The fluctuations around the trend are determined more by the severity of supply shocks and the nature of policy responses. One of the recurrent supply shocks influencing inflation conditions in India emanates from the agricultural sector due to drought conditions (Chart 5). Food inflation, which has always been a major source of fluctuation in the headline inflation, has a significant negative correlation (-) 0.5 with 2-year average growth in agricultural GDP.



If the supply shock is prolonged and monetary policy remains accommodative for an extended time period, supply induced inflation tends to get generalised.  This is a lesson learnt in macroeconomics following the oil price shock of the early 1970s which triggered a world-wide inflation.  Hence, policy authorities were wiser in handling subsequent supply shocks by not extending policy accommodation beyond a point. Fiscal deficit was a major factor in the determination of inflation in the 1980s. With fiscal consolidation after the mid-1990s, monetary growth became more commensurate with the overall economic growth contributing to reduction in inflation (Chart 6).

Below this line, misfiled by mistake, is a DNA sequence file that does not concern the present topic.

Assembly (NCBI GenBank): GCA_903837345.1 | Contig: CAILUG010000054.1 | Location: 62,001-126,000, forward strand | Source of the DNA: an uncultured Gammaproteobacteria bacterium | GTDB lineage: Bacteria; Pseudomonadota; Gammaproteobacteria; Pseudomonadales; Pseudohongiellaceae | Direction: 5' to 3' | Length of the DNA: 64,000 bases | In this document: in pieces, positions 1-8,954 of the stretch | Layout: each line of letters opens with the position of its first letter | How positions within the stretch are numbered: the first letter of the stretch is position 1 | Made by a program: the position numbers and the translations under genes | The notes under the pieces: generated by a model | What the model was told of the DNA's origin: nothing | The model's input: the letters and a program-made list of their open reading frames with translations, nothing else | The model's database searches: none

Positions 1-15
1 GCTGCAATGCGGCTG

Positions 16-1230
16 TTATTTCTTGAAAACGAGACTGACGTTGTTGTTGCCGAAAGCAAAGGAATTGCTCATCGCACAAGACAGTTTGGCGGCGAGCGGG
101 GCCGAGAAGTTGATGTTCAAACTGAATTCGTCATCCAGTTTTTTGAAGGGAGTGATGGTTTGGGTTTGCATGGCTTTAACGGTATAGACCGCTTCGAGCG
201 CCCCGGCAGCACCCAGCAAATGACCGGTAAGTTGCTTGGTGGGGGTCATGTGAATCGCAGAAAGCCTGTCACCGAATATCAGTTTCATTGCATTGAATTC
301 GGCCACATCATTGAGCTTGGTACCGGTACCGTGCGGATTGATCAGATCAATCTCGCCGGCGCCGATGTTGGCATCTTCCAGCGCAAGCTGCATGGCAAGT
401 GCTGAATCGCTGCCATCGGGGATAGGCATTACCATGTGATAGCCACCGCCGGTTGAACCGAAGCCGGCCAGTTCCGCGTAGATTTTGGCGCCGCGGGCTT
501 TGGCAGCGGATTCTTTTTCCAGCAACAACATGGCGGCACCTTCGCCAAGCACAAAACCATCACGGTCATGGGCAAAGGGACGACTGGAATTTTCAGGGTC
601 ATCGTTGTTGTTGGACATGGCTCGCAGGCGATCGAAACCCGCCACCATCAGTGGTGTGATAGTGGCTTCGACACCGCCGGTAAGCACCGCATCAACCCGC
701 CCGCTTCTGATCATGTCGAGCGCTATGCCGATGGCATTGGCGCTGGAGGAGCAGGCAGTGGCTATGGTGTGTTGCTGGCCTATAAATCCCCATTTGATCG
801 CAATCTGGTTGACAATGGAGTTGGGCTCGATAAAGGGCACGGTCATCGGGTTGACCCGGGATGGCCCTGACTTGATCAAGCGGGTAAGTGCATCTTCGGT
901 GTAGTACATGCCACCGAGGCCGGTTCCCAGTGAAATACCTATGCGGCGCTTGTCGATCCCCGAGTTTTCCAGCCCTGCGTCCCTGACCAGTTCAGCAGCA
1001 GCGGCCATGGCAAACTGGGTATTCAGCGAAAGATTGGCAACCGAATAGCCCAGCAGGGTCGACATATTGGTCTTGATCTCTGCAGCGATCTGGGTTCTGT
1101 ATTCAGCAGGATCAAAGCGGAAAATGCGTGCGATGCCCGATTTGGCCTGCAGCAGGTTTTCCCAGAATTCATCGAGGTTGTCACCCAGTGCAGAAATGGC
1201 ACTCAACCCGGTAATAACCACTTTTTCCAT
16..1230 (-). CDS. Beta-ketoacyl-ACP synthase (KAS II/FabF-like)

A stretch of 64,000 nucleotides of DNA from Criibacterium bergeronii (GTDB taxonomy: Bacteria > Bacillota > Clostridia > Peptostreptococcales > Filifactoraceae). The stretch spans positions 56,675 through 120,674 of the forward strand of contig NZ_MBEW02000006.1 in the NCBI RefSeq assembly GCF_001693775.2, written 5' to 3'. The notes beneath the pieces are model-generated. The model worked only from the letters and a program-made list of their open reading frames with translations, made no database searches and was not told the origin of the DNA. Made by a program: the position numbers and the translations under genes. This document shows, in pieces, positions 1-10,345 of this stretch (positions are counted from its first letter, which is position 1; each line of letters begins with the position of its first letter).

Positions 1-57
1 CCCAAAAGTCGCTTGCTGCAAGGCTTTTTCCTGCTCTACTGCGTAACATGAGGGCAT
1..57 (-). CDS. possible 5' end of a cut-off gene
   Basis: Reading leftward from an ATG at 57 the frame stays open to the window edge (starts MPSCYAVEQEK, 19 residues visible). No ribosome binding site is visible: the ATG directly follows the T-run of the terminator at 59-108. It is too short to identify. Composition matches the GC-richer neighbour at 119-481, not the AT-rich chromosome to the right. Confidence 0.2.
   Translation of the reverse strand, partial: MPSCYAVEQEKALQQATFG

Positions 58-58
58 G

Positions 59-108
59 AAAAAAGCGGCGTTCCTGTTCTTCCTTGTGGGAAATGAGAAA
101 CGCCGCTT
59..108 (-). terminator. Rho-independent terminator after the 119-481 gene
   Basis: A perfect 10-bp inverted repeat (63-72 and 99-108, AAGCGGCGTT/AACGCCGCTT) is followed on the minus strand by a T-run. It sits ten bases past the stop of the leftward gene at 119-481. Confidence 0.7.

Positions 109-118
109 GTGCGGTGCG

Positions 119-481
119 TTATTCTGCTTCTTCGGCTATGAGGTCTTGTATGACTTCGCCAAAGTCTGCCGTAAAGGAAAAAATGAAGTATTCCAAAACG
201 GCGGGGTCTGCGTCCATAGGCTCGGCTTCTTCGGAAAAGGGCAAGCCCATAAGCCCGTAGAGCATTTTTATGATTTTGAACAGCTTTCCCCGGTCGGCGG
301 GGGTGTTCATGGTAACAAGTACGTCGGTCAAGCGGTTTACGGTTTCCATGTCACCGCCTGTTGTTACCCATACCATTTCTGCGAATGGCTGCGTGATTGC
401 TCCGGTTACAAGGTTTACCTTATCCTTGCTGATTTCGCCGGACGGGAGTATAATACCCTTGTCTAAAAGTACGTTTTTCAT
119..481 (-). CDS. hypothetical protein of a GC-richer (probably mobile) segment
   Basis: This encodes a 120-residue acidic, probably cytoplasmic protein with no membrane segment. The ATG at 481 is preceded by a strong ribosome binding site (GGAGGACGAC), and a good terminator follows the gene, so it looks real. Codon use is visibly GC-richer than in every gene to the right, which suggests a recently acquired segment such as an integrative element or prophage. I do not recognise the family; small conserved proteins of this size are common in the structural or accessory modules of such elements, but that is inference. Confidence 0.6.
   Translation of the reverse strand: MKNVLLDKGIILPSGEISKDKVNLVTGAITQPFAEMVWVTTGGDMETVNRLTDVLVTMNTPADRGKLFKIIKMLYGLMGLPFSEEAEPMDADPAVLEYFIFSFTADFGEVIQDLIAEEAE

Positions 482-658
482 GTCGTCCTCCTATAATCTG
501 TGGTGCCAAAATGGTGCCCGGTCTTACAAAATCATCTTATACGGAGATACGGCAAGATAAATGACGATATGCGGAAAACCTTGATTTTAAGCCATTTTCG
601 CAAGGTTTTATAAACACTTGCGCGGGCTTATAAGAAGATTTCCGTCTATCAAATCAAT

Against this background, let me now turn to a simple but more formal assessment of the determinants of long-term inflation which can be considered as output and money supply.  Since agricultural GDP is frequently interrupted by weather conditions, non-agricultural GDP and money supply can be considered as the more relevant variables in the determination of the inflation trend.  Empirical exercise based on annual data for the 57 year period, 1952-53 to 2009-10, shows that there is a co-integrating long-term equilibrium relationship among inflation, non-agricultural GDP and money supply.2